GODDESS of FOOD

A swooning fan sends a valentine to Nigella Lawson, host of the steamiest cooking show around.

February 10, 2002|By Peter Jensen

Dear Nigella:

I hope you don't find this letter too forward. We haven't actually met in person and here I am, a mere newspaper reporter and you've become this big British TV sensation.

Let me first state that I have nothing but respect for your professionalism, your self-professed modest cooking skills, and your impeccable English accent. I even have a copy of your cookbook, How To Be a Domestic Goddess, sitting on my desk.

But I feel compelled to inform you of the following: You beat the egg whites in my souffle, my little English trifle. Hubba, hubba.

Whoa, did I just write that? I'm terribly, terribly sorry. But something just came over me. I think it was the recent episode in which you are shown bathing in the candlelit tub, smiling rapturously between spoonfuls of papaya and raspberries.

Let's see Emeril mine that territory. Bam that, pal.

So I'm sending you this Valentine -- cleverly disguising it as a newspaper story (and thus saving myself untold Euros in postage) -- to let you know how I and pretty much every American heterosexual cable-wired male feels about you since your cooking show, Nigella Bites, got picked up by the style. and E! networks in November.

You are welcome in our kitchens anytime to cook anything pretty much anyway you'd like.

Ms. Lawson, please allow me to recall the exact moment you came into my life. I was channel surfing on a Friday night (I am married after all) and, by the purest chance, came across your hour-long holiday cooking special.

I think you were sauteing shrimp, but I wasn't exactly paying attention to the recipe. You carried them proudly to your guests in the dining room. Some sensuous tune played in the background. You sat down and began scooping these, warm wet shrimp into your mouth, mopping up the extra juices, licking your fingers, laughing with the others.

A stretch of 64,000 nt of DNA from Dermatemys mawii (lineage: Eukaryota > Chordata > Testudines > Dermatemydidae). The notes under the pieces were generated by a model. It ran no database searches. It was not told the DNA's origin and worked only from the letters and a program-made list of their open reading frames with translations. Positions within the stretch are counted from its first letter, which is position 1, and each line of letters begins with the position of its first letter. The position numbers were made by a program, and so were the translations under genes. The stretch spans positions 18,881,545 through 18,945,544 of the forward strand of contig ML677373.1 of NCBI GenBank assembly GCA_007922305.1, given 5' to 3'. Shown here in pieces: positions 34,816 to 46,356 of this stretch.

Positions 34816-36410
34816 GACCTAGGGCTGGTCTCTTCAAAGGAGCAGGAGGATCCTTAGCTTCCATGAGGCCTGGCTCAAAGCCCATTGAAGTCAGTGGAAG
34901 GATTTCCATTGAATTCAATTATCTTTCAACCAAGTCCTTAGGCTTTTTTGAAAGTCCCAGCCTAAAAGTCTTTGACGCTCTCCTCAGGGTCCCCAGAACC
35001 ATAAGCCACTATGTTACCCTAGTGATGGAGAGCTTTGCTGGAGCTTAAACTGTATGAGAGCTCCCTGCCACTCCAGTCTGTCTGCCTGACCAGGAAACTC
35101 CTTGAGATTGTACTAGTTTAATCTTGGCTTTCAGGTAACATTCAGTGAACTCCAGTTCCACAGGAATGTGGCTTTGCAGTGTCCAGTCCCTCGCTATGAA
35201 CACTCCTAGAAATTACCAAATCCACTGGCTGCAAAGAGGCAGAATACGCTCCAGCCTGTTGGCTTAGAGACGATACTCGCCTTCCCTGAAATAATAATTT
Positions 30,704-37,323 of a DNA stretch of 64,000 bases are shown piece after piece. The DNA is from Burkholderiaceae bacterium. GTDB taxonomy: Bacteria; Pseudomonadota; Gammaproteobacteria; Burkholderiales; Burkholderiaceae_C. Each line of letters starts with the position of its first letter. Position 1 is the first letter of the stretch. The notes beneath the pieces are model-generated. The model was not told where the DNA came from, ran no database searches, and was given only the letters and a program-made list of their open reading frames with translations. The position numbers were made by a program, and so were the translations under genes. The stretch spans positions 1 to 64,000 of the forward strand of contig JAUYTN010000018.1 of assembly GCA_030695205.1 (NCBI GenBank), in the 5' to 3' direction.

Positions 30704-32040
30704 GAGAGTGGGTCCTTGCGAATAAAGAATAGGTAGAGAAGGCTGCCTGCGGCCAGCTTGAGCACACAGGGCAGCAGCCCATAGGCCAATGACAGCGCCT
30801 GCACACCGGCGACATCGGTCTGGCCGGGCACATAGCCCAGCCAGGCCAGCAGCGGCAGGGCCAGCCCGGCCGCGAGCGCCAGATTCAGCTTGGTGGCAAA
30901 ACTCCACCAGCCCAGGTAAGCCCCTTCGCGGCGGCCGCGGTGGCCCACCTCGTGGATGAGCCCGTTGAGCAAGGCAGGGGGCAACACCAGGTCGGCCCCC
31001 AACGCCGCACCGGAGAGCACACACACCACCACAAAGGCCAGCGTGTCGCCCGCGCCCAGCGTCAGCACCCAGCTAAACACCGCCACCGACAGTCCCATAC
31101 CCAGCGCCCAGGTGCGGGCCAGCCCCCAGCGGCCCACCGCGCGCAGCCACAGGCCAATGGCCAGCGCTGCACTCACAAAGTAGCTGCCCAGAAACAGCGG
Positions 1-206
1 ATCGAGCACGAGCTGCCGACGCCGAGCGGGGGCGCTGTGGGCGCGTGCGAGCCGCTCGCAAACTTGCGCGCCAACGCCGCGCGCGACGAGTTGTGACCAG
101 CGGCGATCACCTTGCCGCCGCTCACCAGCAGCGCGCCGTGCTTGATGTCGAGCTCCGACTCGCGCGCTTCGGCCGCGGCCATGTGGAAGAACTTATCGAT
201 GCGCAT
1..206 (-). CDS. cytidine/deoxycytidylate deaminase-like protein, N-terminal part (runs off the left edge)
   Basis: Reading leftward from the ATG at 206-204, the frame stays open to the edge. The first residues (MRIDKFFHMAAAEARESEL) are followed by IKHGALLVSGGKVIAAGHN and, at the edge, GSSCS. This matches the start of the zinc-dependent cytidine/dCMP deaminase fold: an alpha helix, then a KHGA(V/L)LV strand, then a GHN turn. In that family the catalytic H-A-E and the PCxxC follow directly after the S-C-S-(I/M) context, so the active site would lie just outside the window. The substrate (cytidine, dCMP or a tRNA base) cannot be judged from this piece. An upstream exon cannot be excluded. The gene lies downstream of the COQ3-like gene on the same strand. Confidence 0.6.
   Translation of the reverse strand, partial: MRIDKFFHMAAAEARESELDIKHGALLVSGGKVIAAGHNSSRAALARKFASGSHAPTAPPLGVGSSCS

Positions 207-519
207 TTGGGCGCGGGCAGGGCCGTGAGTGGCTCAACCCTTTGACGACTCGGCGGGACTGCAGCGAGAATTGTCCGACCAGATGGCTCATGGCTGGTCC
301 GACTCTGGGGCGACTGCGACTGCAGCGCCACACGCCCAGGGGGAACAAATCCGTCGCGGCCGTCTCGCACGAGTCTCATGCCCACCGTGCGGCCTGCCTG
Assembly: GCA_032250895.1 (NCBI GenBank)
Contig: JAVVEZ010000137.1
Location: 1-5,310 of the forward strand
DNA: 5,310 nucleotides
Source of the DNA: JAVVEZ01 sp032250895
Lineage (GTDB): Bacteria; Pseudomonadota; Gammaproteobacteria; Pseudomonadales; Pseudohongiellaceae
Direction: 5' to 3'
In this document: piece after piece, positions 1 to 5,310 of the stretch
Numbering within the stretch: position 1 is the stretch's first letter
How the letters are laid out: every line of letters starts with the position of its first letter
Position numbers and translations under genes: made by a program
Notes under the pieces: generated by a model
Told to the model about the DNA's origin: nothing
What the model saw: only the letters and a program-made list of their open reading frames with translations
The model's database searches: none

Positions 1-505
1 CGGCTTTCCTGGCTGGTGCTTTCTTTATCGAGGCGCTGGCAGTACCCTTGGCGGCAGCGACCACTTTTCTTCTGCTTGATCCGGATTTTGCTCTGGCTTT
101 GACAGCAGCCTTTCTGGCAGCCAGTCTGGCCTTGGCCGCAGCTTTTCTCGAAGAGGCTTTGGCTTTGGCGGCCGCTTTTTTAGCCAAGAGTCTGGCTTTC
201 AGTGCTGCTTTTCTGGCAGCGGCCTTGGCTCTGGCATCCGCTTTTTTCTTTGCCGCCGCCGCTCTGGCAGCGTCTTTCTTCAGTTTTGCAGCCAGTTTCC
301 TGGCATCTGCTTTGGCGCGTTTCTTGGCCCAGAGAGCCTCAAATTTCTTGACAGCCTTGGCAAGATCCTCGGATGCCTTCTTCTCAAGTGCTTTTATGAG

The camera lingered over your food and your raven-haired tresses in soft focus, a form-fitting sweater stretched across your healthy figure, all in tight but flattering close-

ups. It looked more like a romantic film than some instructional video, not grainy or harshly lit.

Please understand, I grew up with Julia Child, a talented chef for sure but whose presence is unlikely to prompt too many carnal thoughts. I was a big fan of the 70s Galloping Gourmet Graham Kerr (until he emerged from TV exile in the 90s as a fat-free, but sadly, also personality-lite, healthy cooking guru).

Even today, I'm a PBS / Food Network / style. / HGTV addict, capable of discussing the merits of Emeril (fun to watch, but so-so recipes) to Jacques Pepin (great chef, but surprisingly uptight for a Frenchman), the Iron Chef (weird, really, truly weird), and Bobby Flay (who seems to appreciate himself more and more each day).

But holy poached quail eggs, then you came into my life. You have opened up a whole new frontier. Never before had I found someone who pushed sexuality - or at least sensuality - in the kitchen /

dining room / bathtub and made it seem so gosh darn approachable.

You can't deny it. Of course, it doesn't hurt that you have the looks of Elizabeth Hurley with a pinch more curves and a smidge more brains. You even cook with your hands, measuring ingredients and often mixing them together with your fingers.

In one recent episode, you opened the show stumbling into the kitchen in your satin bathrobe, mixed up one of those nasty raw egg and Tabasco concoctions and complained of a hangover from a big night before. Then you threw back the whole darn thing in one gulp -- from a martini glass, no less -- and announced you were going back to bed.

Yesssss.

Clearly, you are not one of those fussy, priggish chefs who blends together exotic ingredients into weird combinations and expects us to be impressed. You make no bones about the fact that some of your recipes are lifted out of cookbooks.

I saw you make one salad by chopping up the vegetables in a food processor. None of that fancy knifework like your male counterparts on Food Network. "Do not lose sleep if you don't have time for onions to macerate," you warned me later in the same recipe.

It was at that point I knew we were kindred spirits. I seldom take the time to marinate my onions. (Let's make my maceration shortcomings our secret, dearest).

Not too long after that, I finally figured out your show wasn't really about cooking, not with the dim lighting and the soft focus and the extreme close-ups.

Actually, the big clue was when I watched you bake and you listed all the measurements in metric weight - 125 grams of eggs, 250 grams of flour, that sort of thing -- and your American networks didn't bother to run a subtitle with conversions.

And heck, why would they? It's not like we're going to try doing this ourselves. And for heaven's sake who would take advice on cooking from the English, lovers of fried fish, bland sausages and many other forms of bad food?

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